The Cleveland Orchestra begins another concert stand at Carnegie Hall February 4, performing a different program each of three nights. Highlights include pianist Pierre-Laurent Aimard in the New York premiere of George Benjamin's Duet for piano and orchestra, soprano Measha Brueggergosman in Wagner's Wesendonck Lieder, Shostakovich's "Leningrad" Symphony No. 7 and the Cleveland Orchestra Chorus performing in Janaek's Glagolitic Mass. Franz Welser-Mšst will conduct all three nights.
All ears will be focused on Welser-Mšst's interpretive skills, especially since the reassignment of Plain Dealer music critic Donald Rosenberg - apparently because he was too critical of the conductor - made news in the Big Apple. In a recent end-of-the-year list, The New York Times identified Rosenberg as a "longtime doubter" of Welser-Mšst in a paragraph that awarded critics who supported him the "solidarity gold medal." The reassigned writer's recently filed lawsuit seeks deposition of the conductor.
In addition to the performances at Carnegie Hall (which happen approximately every other year), the trip includes a residency at the Juilliard School, during which principal section players from the orchestra will give master classes to their student counterparts. And, in a performance at the 92nd Street YMCA, orchestra members will celebrate the 80th birthday of author Milan Kundera (The Unbearable Lightness of Being) by performing music of the Czech composer Leos Janácek in collaboration with readings from Kundera's works.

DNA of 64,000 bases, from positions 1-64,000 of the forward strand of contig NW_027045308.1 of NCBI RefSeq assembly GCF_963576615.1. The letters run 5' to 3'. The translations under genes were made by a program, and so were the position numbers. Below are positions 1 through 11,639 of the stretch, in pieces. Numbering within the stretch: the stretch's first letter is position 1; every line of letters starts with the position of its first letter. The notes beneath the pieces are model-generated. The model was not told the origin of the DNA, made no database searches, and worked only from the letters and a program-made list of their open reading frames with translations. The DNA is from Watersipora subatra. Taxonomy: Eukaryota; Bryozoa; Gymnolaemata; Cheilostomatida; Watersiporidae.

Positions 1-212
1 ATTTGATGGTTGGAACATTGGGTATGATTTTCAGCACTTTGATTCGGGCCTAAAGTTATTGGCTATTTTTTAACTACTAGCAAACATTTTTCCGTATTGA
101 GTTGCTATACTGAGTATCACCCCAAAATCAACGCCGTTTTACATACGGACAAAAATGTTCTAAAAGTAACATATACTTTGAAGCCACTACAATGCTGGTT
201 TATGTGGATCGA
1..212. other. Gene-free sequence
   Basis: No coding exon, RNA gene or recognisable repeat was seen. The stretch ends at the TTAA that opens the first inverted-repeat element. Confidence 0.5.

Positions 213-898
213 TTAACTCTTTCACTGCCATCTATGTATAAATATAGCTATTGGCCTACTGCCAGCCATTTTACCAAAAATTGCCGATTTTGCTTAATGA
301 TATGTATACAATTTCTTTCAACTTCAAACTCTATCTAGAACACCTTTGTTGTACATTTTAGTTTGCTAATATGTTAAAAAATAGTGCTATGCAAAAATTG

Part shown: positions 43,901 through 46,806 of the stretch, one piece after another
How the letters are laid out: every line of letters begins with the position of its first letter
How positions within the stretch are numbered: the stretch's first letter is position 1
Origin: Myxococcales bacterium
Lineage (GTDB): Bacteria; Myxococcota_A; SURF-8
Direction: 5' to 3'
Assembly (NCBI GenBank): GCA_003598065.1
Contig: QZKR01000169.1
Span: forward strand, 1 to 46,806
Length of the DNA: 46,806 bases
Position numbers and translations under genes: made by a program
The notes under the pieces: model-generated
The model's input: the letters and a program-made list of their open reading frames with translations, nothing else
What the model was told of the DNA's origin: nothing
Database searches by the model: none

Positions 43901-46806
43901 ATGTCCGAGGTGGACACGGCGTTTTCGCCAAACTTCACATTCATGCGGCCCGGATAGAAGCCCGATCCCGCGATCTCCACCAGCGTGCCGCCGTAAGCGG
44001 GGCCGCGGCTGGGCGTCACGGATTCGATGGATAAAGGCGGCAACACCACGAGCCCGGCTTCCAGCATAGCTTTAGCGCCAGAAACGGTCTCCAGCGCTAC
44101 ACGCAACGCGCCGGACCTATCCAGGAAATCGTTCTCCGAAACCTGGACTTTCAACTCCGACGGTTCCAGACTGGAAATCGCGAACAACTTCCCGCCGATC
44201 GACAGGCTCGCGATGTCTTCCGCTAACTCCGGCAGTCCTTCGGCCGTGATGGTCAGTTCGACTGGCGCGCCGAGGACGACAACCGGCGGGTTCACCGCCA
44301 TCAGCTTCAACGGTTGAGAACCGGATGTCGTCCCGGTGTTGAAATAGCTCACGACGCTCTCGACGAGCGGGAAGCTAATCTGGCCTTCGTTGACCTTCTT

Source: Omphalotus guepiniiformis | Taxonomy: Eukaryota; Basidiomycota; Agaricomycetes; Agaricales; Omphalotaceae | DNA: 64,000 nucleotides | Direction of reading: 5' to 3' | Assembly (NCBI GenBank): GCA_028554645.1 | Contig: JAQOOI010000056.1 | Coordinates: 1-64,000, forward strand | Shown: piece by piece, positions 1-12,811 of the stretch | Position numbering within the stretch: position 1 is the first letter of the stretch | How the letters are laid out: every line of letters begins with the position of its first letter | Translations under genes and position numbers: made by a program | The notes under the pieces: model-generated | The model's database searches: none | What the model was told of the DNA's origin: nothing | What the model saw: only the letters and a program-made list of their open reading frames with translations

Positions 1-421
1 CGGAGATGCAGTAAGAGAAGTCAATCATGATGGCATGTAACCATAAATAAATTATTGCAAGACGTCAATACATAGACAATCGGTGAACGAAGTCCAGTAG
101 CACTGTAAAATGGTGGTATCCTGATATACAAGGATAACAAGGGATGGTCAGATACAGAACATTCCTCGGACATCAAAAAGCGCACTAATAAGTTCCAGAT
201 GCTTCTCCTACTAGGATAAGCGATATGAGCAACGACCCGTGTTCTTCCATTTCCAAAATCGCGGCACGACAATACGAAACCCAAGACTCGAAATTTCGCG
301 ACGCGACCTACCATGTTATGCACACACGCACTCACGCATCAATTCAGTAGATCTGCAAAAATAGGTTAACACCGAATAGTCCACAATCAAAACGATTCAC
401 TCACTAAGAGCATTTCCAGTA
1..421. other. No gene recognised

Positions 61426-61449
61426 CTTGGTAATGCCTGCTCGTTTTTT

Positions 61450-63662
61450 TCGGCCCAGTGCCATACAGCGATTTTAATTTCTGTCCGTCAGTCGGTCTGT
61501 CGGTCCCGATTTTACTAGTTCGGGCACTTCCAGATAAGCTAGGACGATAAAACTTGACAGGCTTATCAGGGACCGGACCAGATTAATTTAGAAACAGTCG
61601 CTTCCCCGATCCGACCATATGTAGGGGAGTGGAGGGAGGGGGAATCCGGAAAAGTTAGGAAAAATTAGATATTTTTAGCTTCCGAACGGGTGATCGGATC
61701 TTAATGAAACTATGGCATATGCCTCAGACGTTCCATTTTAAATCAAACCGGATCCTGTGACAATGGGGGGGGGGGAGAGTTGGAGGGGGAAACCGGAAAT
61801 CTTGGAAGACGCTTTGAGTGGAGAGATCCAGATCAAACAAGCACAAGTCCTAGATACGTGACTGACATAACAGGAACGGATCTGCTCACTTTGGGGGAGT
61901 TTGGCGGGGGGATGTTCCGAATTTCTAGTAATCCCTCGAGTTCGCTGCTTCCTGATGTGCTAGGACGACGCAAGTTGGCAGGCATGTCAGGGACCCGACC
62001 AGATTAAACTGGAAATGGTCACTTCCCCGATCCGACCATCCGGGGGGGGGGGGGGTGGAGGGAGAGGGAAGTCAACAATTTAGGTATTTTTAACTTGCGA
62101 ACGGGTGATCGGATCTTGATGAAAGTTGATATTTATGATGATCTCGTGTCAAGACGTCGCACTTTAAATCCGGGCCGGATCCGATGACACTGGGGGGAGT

Last week, the Community Partnership for Arts and Culture released a white paper titled From Rust Belt to Artist Belt: Challenges and Opportunities in Rust Belt Cities. It doesn't say "real estate" in the title, but that's mostly what it's about: Artists can find bargains on housing and studio space, and when many of them flock to the same bargain neighborhoods, their creative energy can work wonders, eventually attracting more investment. Cleveland and other rust-belt cities have such bargains not only in certain neighborhoods, but as a regional condition. In a nutshell, the paper urges that marketing and coordination could package affordability in tandem with cultural heritage to attract more artists, who could then work their creative-class magic. For artists, the attraction is affordability and the opportunity to get a foothold on the economy by owning a piece of it. As the realtors say, "Why keep making your landlord rich?" Watch for coverage of other such efforts.
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